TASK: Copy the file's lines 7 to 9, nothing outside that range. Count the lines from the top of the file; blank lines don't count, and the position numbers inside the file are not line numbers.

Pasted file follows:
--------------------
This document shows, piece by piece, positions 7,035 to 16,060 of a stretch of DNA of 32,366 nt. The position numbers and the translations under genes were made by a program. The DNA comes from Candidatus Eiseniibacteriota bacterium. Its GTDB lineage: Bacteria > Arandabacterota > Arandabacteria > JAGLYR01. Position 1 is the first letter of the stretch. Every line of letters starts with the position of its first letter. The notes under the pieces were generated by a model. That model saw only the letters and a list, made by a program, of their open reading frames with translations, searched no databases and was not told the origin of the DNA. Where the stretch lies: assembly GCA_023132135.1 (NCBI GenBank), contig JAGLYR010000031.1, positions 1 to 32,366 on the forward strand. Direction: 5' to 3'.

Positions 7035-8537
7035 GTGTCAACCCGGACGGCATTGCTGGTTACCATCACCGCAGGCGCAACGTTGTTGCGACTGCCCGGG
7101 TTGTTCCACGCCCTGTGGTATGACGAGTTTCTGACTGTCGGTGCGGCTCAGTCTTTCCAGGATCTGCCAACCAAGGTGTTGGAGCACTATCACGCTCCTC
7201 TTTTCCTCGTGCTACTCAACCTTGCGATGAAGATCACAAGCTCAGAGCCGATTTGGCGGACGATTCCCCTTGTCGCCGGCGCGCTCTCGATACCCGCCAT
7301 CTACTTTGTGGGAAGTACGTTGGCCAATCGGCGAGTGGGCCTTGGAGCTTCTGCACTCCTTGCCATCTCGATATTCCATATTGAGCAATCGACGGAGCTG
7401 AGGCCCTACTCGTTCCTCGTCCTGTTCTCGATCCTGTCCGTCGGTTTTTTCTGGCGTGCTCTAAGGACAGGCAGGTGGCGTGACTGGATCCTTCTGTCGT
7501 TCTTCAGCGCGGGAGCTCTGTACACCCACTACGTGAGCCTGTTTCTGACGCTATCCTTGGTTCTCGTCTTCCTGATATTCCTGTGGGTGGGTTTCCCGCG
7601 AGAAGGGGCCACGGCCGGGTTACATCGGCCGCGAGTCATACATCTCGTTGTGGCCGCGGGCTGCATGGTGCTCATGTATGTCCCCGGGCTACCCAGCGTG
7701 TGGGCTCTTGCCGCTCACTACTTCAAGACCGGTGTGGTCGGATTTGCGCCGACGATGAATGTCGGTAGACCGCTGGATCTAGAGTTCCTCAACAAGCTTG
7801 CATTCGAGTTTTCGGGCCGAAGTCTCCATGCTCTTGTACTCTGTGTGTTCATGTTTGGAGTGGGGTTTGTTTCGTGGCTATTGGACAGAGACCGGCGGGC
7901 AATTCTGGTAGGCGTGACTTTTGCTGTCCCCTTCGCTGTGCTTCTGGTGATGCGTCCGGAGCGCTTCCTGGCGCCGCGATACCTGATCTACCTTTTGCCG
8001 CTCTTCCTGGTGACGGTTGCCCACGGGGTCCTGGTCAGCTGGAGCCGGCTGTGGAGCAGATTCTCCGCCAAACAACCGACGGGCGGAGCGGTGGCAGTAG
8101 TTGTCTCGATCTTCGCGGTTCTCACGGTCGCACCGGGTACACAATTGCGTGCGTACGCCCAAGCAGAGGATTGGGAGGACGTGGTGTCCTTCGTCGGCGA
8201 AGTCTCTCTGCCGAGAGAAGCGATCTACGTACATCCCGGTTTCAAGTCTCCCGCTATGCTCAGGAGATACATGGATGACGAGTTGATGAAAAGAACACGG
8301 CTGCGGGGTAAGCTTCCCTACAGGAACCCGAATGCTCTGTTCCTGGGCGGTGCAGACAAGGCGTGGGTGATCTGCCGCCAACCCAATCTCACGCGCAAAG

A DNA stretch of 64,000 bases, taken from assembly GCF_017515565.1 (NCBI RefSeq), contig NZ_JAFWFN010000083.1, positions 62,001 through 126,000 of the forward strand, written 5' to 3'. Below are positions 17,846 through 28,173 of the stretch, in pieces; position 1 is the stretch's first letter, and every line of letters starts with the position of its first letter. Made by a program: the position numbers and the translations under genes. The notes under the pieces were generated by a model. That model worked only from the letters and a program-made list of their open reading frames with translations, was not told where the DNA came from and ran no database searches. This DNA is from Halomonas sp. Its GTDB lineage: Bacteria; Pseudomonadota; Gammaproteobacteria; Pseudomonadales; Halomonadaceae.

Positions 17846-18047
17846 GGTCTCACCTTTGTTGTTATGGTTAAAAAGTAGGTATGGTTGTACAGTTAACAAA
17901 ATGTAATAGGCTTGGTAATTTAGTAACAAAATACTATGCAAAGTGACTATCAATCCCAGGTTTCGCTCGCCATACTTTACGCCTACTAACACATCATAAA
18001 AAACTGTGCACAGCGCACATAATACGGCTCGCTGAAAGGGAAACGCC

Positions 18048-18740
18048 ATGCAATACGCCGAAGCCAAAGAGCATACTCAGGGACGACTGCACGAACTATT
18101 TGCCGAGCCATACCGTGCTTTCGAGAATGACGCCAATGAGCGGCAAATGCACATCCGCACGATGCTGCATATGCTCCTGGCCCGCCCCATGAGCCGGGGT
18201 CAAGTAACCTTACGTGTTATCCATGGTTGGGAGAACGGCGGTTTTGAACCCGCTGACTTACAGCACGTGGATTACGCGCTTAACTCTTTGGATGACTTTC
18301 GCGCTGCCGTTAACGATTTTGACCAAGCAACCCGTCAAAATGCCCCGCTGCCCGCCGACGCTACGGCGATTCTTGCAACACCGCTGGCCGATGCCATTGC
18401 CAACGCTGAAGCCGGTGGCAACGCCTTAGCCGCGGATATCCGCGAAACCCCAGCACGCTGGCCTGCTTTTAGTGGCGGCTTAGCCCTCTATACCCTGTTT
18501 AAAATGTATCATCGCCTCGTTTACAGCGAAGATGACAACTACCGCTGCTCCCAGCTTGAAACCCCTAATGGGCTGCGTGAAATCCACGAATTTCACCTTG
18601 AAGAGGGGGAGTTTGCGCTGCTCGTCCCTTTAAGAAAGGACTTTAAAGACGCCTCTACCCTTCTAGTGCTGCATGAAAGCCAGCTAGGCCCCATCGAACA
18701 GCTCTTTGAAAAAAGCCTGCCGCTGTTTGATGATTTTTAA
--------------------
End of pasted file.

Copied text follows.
7401 AGGCCCTACTCGTTCCTCGTCCTGTTCTCGATCCTGTCCGTCGGTTTTTTCTGGCGTGCTCTAAGGACAGGCAGGTGGCGTGACTGGATCCTTCTGTCGT
7501 TCTTCAGCGCGGGAGCTCTGTACACCCACTACGTGAGCCTGTTTCTGACGCTATCCTTGGTTCTCGTCTTCCTGATATTCCTGTGGGTGGGTTTCCCGCG
7601 AGAAGGGGCCACGGCCGGGTTACATCGGCCGCGAGTCATACATCTCGTTGTGGCCGCGGGCTGCATGGTGCTCATGTATGTCCCCGGGCTACCCAGCGTG